2. Seinfeld

All right, let’s get this out of the way. Yes, I know it’s a huge cliche, but I’m Jewish and I lived on the Upper West Side, so even if I didn’t love the show (I do) Jerry and Larry’s show would have to make this list. You really can’t go anywhere on the UWS —or certain other areas of the city—without stumbling across a Seinfeld landmark. Tom’s Restaurant (the exterior of which was used for Monk’s the diner from the show) was blocks from my apartment. I’ve eaten at Mendy’s more times than I can count (yes, the soup is very good, Bania.) Everyone who lives in the city knows or has lived next to a Newman. So many of the show’s idiosyncratic, neurotic moments about nothing are moments that most Jewish New Yorkers are either familiar with—or have suffered through themselves. So, while it’s definitely an incredibly obvious choice, Seinfeld makes this list for the sole reason that Saul Polachek, one of our characters in The Panic, was inspired by one of the show’s masterminds, Larry David.

3. How to Make it in America

I’m going to ignore both Friends (too white, too clean), Girls (I honestly couldn’t find a character that I liked) and The King of Queens (though people think I look a lot like Kevin James) and go straight to my favorite. Only two seasons, but Ben, Cam and Kapo, the would-be fashion titans of this short-lived HBO series, are what New York (to me) is all about. Having a dream, refusing to let it go when the chips are down, never letting anyone tell you that you can’t achieve the impossible. A diverse ensemble that represents (to me, anyway) the melting pot that truly is NYC, you can’t knock the hustle of this series that will charm you to the core, inspire you to print some t-shirts and make you wish there was more to watch. Though parts of it may not have aged as well as one might like (to be fair, it’s no Entourage) when I dreamed up our diverse set of survivors for The Panic, I looked to this show—as I did Jonathan Larson’s Broadway musical, Rent—as a kind of blueprint for ensuring we were representing authentic, sensitive character depictions from all walks of life.

4. Once Upon a Time in America

Let me tell you about humility. For years, my father implored me to watch Sergio Leone’s four-hour epic 1984 crime drama and as a kid, I simply ignored his advice or asked him to leave me be. One day, after working a long shift behind the men’s accessories desk at Bloomingdale’s on 59th and Lex (I’d been unemployed for months following the Trade Center attacks, and took any job I could get so I didn’t have to move home to Michigan) I had nothing to do…and so I gave it a shot. Four hours later, I called my father to apologize. Yes, it’s a commitment (I mean, no more than many popular superhero movies these days) but it’s well worth the watch. A story about immigrants, poverty, crime, love and friendship—with a stirring, beautiful score by Ennio Morricone (I can hear it even now) it spans the length of Prohibition through the sixties, starring legends such as De Niro, Woods and Pesci, Elizabeth McGovern, Jennifer Connelly, Treat Williams, William Forsythe and more. Primarily a gangster picture, Once Upon a Time is also about characters—it’s about people, their needs and desires, betrayals, love and emotion—and that’s something I desperately wanted to capture in The Panic. Sure, New York crime stories are a dime a dozen on Mulberry Street—The Godfather, Goodfellas, Boardwalk Empire, The Sopranos—as are televised NYC period character studies in desperation, hope and betrayal, like Mad Men, but none of them hold a candle—in my opinion—to America.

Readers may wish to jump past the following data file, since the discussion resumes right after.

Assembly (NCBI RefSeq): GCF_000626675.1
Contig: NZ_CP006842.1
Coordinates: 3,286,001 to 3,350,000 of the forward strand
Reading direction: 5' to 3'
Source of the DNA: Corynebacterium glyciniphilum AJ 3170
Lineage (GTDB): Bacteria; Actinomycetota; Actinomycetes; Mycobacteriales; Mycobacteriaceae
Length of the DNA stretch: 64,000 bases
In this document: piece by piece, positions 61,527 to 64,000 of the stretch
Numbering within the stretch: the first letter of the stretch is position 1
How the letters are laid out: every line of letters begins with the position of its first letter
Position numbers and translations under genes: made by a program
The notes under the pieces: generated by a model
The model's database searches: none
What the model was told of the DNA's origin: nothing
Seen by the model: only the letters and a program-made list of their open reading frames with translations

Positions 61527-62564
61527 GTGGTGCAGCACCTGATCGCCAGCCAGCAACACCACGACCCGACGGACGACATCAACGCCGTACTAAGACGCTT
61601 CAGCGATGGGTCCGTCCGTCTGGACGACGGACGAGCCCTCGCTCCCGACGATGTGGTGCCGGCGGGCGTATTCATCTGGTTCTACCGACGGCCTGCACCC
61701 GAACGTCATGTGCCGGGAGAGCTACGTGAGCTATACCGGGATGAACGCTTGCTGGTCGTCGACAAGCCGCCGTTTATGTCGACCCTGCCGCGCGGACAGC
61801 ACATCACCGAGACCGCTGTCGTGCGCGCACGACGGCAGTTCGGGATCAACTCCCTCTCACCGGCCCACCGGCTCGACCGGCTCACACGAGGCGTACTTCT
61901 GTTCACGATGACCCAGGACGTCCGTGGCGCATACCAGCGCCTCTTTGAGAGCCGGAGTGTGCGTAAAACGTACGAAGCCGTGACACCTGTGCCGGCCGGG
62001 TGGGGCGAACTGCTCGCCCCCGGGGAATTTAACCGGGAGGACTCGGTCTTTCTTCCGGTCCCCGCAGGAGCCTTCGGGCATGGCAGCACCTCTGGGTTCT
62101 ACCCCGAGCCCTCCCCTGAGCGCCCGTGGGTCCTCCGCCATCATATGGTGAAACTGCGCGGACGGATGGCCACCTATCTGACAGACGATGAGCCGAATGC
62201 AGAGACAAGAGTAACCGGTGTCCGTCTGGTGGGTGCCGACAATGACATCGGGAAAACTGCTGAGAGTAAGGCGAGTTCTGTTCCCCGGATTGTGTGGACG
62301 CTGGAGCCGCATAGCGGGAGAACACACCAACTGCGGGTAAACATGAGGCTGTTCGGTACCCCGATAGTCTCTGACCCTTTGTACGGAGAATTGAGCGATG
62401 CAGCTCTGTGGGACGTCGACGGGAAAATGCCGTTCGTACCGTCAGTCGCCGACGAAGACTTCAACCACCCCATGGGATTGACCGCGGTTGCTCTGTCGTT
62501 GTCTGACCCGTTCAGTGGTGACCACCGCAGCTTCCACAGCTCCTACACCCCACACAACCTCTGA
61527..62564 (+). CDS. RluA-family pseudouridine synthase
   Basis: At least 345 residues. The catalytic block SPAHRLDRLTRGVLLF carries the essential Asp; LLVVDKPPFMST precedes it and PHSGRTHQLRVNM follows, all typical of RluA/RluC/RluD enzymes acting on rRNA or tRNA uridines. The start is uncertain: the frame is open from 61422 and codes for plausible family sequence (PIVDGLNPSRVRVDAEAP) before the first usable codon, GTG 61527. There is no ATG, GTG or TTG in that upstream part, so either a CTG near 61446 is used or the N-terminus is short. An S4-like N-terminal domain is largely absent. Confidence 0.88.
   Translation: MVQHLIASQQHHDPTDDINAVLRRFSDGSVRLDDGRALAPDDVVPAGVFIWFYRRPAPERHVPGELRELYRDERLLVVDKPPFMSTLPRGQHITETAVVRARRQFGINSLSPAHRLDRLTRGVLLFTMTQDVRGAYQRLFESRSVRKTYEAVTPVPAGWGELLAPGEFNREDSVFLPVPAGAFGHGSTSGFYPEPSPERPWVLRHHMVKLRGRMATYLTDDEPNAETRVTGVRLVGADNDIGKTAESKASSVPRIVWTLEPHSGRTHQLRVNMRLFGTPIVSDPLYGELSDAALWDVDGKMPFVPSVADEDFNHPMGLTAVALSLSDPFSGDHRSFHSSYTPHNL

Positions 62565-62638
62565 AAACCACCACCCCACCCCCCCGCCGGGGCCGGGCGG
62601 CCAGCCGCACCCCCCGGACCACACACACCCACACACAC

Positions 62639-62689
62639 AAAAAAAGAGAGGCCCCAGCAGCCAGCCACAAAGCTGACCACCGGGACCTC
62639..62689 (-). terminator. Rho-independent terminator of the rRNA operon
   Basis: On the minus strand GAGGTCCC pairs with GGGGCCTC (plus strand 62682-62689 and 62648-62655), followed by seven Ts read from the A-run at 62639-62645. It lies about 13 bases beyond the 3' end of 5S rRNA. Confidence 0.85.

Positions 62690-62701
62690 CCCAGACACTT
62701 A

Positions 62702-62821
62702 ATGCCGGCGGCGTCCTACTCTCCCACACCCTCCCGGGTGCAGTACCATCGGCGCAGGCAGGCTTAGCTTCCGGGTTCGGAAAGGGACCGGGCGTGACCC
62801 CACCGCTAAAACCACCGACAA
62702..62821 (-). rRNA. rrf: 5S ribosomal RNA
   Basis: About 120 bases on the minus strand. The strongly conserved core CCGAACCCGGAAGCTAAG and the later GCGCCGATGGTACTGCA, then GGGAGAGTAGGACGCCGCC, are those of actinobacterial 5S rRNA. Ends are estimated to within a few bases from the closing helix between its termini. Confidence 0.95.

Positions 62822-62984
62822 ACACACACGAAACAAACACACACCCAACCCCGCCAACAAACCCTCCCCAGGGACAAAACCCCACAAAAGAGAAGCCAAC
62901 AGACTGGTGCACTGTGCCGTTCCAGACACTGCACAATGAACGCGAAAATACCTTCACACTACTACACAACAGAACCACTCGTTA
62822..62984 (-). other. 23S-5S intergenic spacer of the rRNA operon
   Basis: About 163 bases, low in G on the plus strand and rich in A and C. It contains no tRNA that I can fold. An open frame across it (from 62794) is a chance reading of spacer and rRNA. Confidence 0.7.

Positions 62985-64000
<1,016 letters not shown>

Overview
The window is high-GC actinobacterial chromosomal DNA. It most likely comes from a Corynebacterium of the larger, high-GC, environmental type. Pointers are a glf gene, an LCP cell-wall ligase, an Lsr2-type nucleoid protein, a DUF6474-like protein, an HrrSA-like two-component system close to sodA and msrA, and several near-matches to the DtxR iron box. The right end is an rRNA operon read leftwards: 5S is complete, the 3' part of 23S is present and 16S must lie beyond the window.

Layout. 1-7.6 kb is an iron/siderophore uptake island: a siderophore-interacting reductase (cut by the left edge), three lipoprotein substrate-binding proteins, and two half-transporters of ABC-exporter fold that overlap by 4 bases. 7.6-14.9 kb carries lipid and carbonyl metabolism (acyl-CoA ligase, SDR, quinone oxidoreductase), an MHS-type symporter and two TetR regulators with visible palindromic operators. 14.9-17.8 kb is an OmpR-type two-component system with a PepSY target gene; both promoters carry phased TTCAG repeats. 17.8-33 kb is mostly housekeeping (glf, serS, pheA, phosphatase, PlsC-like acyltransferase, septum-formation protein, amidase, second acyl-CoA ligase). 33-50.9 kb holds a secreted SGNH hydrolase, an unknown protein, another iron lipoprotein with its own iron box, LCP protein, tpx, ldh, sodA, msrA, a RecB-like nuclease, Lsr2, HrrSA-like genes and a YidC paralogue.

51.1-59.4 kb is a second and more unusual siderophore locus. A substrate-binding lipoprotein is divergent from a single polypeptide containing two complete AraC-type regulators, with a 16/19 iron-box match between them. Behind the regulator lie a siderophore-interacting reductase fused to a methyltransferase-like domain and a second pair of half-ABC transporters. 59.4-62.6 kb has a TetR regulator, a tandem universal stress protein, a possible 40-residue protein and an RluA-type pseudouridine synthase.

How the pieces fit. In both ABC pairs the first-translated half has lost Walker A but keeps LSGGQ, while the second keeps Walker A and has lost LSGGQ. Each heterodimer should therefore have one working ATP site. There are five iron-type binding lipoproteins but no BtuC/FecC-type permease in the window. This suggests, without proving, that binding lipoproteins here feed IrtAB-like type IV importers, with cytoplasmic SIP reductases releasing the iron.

5. Boiler Room

I might easily add Margin Call (which I also love), The Wolf of Wall Street, Wall Street, Succession and others films or shows to this list—as I could Billions, a fascinating Showtime drama about hedge funds and the lawyers they love to hate—but for me, Boiler Room did it best. Like How to Make it in America, it’s about the hustle…but the hustle here is money—stocks and bonds, capitalizing on the weaknesses of others—and to me, that is a part of New York, as well. A darker part, sure…but the desperation and greed, the ambition that pushes some people to step on others…that, too, is New York. Maybe because I used to know one of the actors, but Boiler Room really highlighted what that life might do to a person—someone slightly more innocent, but who wanted the finer things in life—and really drive a wedge between them and the people they love. There are some actual shitty d-bags in our story, The Panic. You might recognize one or two of them in this movie.

6. The Incident.

Seriously, the less spoiled about this one the better. I don’t want to ruin it for you. Nicholas Baehr and Larry Peerce’s film about two hoodlums (Martin Sheen!) who strike fear into a subway car full of passengers, including Beau Bridges, Ruby Dee, and Brock Peters. Our comic, The Panic, is a psychologically-charged story about a group of strangers on a train, and it deals with racism, sexism, political divides…but The Incident did it first and did it much, much better.